Movement to, from and through the interchange zone must be considered, by all modes including, for example, vehicles using the surrounding road network. Access to the interchange facilities and movement within the interchange zone will be improved through careful design of the local built environment recognising the needs of all users.

Are patterns of movement understood?

It is important to understand patterns of movement within the wider interchange zone and between it and the surrounding area in order to properly plan and design access routes. Movement patterns of passengers are important, but so are movement of others using the interchange zone including local residents and through traffic.

Understanding the origins and destinations of passengers and the nature of local land uses will assist in predicting how patterns of movement will change in the future. Consideration of the effects of the interchange enhancement itself is also relevant; for example improving the permeability of the area immediately surrounding the interchange zone for all feeder modes will increase access to the public transport networks.

Planners should consider how patterns of movement, including the types of passengers, vary across the day and week and how these may change in the future.

Have routes to and from the surrounding area been optimised?

Quantifying the scale of the movements to and from surrounding residential, employment, retail and leisure areas by feeder mode will assist in planning locations of entry/exit points to and from the interchange zone and placement and size of facilities such as cycle parking and taxi ranks, cycle hire and bike sharing opportunities. It will also inform decisions about enhancement of, and creation of new, pedestrian and cycle routes and the approach to minimising conflicts between access modes.

Where trade-offs between provision for different access modes are required, the number of people using each mode and route, and the specific requirements of each group, should be fully considered.

Are feeder mode facilities appropriate?

The number of cycle parking facilities provided should take account of existing and potential demand. They should be easy to use, located at high-profile points that meet with anticipated arrival points, do not impede pedestrian movement, signposted, low-maintenance, protected from weather, and secure.

Opportunities for the provision of cycle hire/bike sharing facilities should also be considered in conjunction with TfL. Please contact us in order to assess the suitability and feasibility of such facilities at specific interchanges.

At large interchange zones, electronically controlled cycle parking, cycle lockers, staffed cycle parks, and cycle repair may be appropriate. Our travel plan guidance contains standards for cycle parking at interchange facilities of a specified size.

Other than for disabled people, provision for car parking at interchange facilities should be minimised, unless identified as a designated park and ride location. Parking should not be provided where it encourages unnecessary 'rail heading' or encourages passengers to switch from more sustainable modes. However, 'kiss and ride' is an important feeder mode, especially in outer London, and this should be properly catered for.

"Passengers should be protected"

Taxi ranks and minicab offices should be sited in safe, accessible, well lit, and well signed locations which are convenient to passengers. The location of taxi ranks should be clearly identified by the prescribed road markings and additional signage. Taxi ranks should be designed so that the system of taxi flows and picking up and setting down points is clearly understood as well as being expeditious to local traffic flow. Passengers waiting for taxis and minicabs should be protected from the weather.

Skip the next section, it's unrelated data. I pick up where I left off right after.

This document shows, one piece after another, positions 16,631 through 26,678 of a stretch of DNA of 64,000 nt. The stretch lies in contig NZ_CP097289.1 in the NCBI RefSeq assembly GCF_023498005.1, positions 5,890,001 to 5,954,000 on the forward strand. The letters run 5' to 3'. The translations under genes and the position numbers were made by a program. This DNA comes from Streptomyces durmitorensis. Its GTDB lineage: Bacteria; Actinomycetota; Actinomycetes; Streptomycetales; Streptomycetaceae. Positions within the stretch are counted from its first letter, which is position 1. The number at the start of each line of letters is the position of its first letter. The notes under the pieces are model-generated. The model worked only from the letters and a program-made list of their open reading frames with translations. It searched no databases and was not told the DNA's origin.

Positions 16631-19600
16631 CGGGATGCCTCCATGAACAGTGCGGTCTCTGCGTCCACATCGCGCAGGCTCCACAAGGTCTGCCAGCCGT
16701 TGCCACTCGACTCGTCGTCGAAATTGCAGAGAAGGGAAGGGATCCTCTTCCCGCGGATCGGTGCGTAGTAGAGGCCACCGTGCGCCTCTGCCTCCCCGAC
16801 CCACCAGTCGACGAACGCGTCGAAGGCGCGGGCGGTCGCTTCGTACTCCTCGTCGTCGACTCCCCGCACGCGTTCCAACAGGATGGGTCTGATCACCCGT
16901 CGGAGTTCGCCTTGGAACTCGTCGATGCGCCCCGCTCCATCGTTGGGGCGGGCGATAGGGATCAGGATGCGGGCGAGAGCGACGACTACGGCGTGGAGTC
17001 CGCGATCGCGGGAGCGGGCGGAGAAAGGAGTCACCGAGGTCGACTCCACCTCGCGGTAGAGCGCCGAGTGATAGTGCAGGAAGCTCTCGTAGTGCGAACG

Dial-a-Ride and community transport facilities should also be provided and, like kiss and ride facilities, be located so as to minimise conflict with core public transport operations and pedestrian movements. However, they must be located conveniently for those with mobility impairments to avoid vehicle drop-off occurring in more convenient, but unofficial, locations.

Layover space for buses and coaches may, where appropriate, be provided in interchange zones. Adequate standing and layover space is necessary to support reliability. Provision of the optimum bus network requires that layover space is at, or very close to, terminus points and decisions over size and location of layover should be agreed with TfL Surface.

Decisions about the location of taxi ranks, drop-off areas, bus stops and layover spaces should have full regard for the operation of the surrounding road network and the movement/access needs of all passengers.

Is the interchange zone well connected with external facilities?

An interchange zone should be clearly signposted to and from major destinations outside the interchange zone to highlight its location for pedestrians, cyclists, and motor traffic. TfL Interchange Sign Design Guidelines set out signing requirements to indicate the different modes available at any given interchange facility and National Rail has its own well-known signifier. These symbols should be on display at each entrance outside the interchange facility or zone.

If the main access route to the interchange facility is via a shopping centre, such as at Stratford, negotiations with the commercial owners must take place so that sign posting to the interchange facility is arranged and kept updated. Equally, information about external facilities needs to be displayed within the zone, with signing and wayfinding to specific locations. These may be negotiated with and sponsored by facilities providers.

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